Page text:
It’s never a good idea to announce what you can’t do. So when the Interactive Advertising Bureau basically admitted last week that for now, a little bit of dishonesty would have to do, you could have predicted someone would object.
That someone turned out to be the American Association of Advertising Agencies, probably with more to come.
About a week ago, the IAB issued its “State of Viewability Transaction 2015,” which concluded that since the industry can’t eradicate the viewability problem, everybody should live with it, with precautions and built-in fixes.
The report said the online industry should strive to have ad campaigns achieve a “70% threshold” in 2015, and that publishers should makegood any shortfalls on that with more ads, not just a cash outlay.
At the end of last week the AAAA sent out a letter last Friday to some members, according to The Wall Street Journal’s CMO blog, saying that wasn’t good enough for them and that it would “not endorse” the IAB guidelines.
The IAB throw-up-our-hands stance seemed odd to more than a few. “That’s not a ringing endorsement of the industry’s current state of being in the battle against viewability,” wrote MediaPost’s Tyler Loechner in a sharp piece about viewability that appeared on the weekend MediaPost site.
He also pointed out that “having 2015 be classified as a transition year at the end of 2014, which was also referred to as a ‘transition’ year for viewability as 2013 came to a close, makes the road ahead look a lot longer, if at all traversable.”
Earlier in December, the Association of National Advertisers, working with the fraud-protection firm White Ops, concluded nearly 25% of video ad impressions and more than half of third-party sourced traffic is fraudulent. Bot fraud originates from malicious sites with phony ad traffic that passes through both legitimate and ‘phantom’ elements of the digital advertising ecosystem. Fraudsters collect payments from advertisers for non-human impressions,” the report says.
The Web site Adotas, a part of Kitara Media, today wrote: "Focusing on 35 major brand advertisers, the study found that while organized crime is often behind the bot biz, the execution of the fraud happens on home computers that have been hacked. Fully 67% of the bot traffic came from home IP addresses. Some bots could even take over mouse movements, slipping the cursor over ads."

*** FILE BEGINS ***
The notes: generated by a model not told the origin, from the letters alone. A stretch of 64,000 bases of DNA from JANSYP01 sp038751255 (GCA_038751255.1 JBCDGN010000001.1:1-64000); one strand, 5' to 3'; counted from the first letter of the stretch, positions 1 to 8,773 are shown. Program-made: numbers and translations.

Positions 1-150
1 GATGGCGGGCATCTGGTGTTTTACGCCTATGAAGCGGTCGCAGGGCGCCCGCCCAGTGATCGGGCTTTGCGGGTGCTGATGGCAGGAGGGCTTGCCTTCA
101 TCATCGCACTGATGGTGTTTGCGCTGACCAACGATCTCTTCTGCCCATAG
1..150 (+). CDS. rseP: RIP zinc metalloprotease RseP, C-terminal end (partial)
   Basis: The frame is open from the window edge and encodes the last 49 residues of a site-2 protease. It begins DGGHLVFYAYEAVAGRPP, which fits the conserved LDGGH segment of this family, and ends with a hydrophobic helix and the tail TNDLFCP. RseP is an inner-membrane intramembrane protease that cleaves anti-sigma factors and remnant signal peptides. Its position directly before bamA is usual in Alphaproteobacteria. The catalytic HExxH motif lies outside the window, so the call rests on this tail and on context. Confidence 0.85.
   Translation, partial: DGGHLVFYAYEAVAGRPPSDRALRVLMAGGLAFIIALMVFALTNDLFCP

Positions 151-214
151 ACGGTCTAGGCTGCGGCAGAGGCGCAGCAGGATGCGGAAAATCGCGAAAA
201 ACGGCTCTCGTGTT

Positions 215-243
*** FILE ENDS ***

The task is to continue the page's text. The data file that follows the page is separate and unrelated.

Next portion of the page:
Among the White Ops suggestions, was this seemingly curious advice: Advertise during waking hours. Bot levels vary throughout the day but the peak activity happens when users are sleeping but their computers are still “awake,” between midnight and 7 a.m.
It also advised to demand transparency. Indeed. The report has some eyeopeners. "Bots can make it look easy to reach high volumes of
specific audiences. A bot can look like a sports fan, someone with a six-figure income, someone interested in buying a car, or a grandparent
looking for holiday gifts for grandchildren," the White Ops report says. "White Ops has historically observed that campaigns around time-sensitive releases such as
retail sales, movies, and TV shows are unusually vulnerable to bot activity because they have very specific delivery windows that can exacerbate
the bot problem."
It continues: "For one beer/spirits participant, a bot spike occurred at the end of every week of a campaign, with bots spiking at noon (PST) on Saturday, uniformly increasing from zero to 800 bots per hour before dropping back to zero bots per hour after the peak at noon on Saturday. . . The bot spikes on Saturdays comprised 95% of all the bot fraud for this campaign."
And that's not all. One premium, well-known publisher in the lifestyle industry vertical employed a Web page layout consisting of a single large video player at the top of the page. Seemingly random selections of content surrounded the autoplaying video on the page," a case-study points out. "On this publisher page, video ads for an auto participant in the study were consumed by a 98% bot audience. Out of almost 4,000 total video impressions from the placement, fewer than 100 were served to humans."
All in all, that’s damning, and depressing information that suggests advertisers are going to need to be tougher on this issue next year than they have been so far, and they’ve got the ammo. The ANA says as much as $6.3 billion worldwide can be lost to bots next year. Coupled with Sony’s problem with the North Koreans, it seems pretty clear the whole digital space faces a real urgent need to get the bugs and thugs out. And that’s easier said than done. Which, of course, is what the IAB is saying, too. But no one wants to hear that excuse.